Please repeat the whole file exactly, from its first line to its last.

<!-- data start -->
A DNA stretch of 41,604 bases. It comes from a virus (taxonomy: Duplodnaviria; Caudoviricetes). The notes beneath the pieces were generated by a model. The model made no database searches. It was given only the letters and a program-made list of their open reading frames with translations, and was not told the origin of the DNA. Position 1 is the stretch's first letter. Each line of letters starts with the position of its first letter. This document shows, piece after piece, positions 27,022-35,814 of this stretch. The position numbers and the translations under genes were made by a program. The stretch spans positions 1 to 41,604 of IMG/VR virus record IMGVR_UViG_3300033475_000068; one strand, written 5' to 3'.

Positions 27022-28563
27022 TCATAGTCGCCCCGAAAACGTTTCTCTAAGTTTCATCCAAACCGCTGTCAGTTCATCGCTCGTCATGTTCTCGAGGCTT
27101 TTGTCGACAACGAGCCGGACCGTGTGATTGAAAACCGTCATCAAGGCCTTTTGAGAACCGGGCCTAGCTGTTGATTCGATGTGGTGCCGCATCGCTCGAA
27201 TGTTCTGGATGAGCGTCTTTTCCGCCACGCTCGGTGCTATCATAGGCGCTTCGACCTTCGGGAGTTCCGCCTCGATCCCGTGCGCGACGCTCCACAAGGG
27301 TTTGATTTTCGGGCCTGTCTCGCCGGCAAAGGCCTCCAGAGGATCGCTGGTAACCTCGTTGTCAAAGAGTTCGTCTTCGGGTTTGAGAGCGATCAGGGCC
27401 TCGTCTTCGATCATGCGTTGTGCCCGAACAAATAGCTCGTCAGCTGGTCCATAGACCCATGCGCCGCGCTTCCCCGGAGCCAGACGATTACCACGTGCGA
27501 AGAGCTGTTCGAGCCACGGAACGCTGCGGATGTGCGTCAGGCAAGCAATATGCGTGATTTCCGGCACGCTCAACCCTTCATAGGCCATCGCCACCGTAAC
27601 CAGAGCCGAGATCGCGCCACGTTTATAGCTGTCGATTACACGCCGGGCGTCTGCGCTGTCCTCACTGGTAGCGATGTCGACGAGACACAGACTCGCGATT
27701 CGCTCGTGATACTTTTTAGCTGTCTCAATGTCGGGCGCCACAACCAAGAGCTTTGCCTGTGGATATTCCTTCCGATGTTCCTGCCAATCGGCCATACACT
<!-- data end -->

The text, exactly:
A DNA stretch of 41,604 bases. It comes from a virus (taxonomy: Duplodnaviria; Caudoviricetes). The notes beneath the pieces were generated by a model. The model made no database searches. It was given only the letters and a program-made list of their open reading frames with translations, and was not told the origin of the DNA. Position 1 is the stretch's first letter. Each line of letters starts with the position of its first letter. This document shows, piece after piece, positions 27,022-35,814 of this stretch. The position numbers and the translations under genes were made by a program. The stretch spans positions 1 to 41,604 of IMG/VR virus record IMGVR_UViG_3300033475_000068; one strand, written 5' to 3'.

Positions 27022-28563
27022 TCATAGTCGCCCCGAAAACGTTTCTCTAAGTTTCATCCAAACCGCTGTCAGTTCATCGCTCGTCATGTTCTCGAGGCTT
27101 TTGTCGACAACGAGCCGGACCGTGTGATTGAAAACCGTCATCAAGGCCTTTTGAGAACCGGGCCTAGCTGTTGATTCGATGTGGTGCCGCATCGCTCGAA
27201 TGTTCTGGATGAGCGTCTTTTCCGCCACGCTCGGTGCTATCATAGGCGCTTCGACCTTCGGGAGTTCCGCCTCGATCCCGTGCGCGACGCTCCACAAGGG
27301 TTTGATTTTCGGGCCTGTCTCGCCGGCAAAGGCCTCCAGAGGATCGCTGGTAACCTCGTTGTCAAAGAGTTCGTCTTCGGGTTTGAGAGCGATCAGGGCC
27401 TCGTCTTCGATCATGCGTTGTGCCCGAACAAATAGCTCGTCAGCTGGTCCATAGACCCATGCGCCGCGCTTCCCCGGAGCCAGACGATTACCACGTGCGA
27501 AGAGCTGTTCGAGCCACGGAACGCTGCGGATGTGCGTCAGGCAAGCAATATGCGTGATTTCCGGCACGCTCAACCCTTCATAGGCCATCGCCACCGTAAC
27601 CAGAGCCGAGATCGCGCCACGTTTATAGCTGTCGATTACACGCCGGGCGTCTGCGCTGTCCTCACTGGTAGCGATGTCGACGAGACACAGACTCGCGATT
27701 CGCTCGTGATACTTTTTAGCTGTCTCAATGTCGGGCGCCACAACCAAGAGCTTTGCCTGTGGATATTCCTTCCGATGTTCCTGCCAATCGGCCATACACT